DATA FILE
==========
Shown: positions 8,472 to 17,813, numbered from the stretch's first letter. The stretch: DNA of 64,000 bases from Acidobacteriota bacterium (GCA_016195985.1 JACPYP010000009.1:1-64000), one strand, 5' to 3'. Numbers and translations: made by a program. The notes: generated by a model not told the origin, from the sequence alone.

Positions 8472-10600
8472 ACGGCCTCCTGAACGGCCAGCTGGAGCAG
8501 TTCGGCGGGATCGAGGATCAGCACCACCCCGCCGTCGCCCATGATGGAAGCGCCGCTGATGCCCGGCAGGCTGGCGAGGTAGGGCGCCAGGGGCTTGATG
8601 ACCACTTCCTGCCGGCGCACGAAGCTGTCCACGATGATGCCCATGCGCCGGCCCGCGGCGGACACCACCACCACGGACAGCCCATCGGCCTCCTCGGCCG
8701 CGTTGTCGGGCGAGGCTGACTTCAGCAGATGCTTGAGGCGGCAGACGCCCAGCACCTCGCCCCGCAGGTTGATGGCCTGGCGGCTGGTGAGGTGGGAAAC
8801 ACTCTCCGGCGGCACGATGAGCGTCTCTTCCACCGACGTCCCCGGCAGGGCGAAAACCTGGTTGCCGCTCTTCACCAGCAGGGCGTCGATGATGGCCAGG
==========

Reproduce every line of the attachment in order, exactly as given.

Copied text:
Shown: positions 8,472 to 17,813, numbered from the stretch's first letter. The stretch: DNA of 64,000 bases from Acidobacteriota bacterium (GCA_016195985.1 JACPYP010000009.1:1-64000), one strand, 5' to 3'. Numbers and translations: made by a program. The notes: generated by a model not told the origin, from the sequence alone.

Positions 8472-10600
8472 ACGGCCTCCTGAACGGCCAGCTGGAGCAG
8501 TTCGGCGGGATCGAGGATCAGCACCACCCCGCCGTCGCCCATGATGGAAGCGCCGCTGATGCCCGGCAGGCTGGCGAGGTAGGGCGCCAGGGGCTTGATG
8601 ACCACTTCCTGCCGGCGCACGAAGCTGTCCACGATGATGCCCATGCGCCGGCCCGCGGCGGACACCACCACCACGGACAGCCCATCGGCCTCCTCGGCCG
8701 CGTTGTCGGGCGAGGCTGACTTCAGCAGATGCTTGAGGCGGCAGACGCCCAGCACCTCGCCCCGCAGGTTGATGGCCTGGCGGCTGGTGAGGTGGGAAAC
8801 ACTCTCCGGCGGCACGATGAGCGTCTCTTCCACCGACGTCCCCGGCAGGGCGAAAACCTGGTTGCCGCTCTTCACCAGCAGGGCGTCGATGATGGCCAGG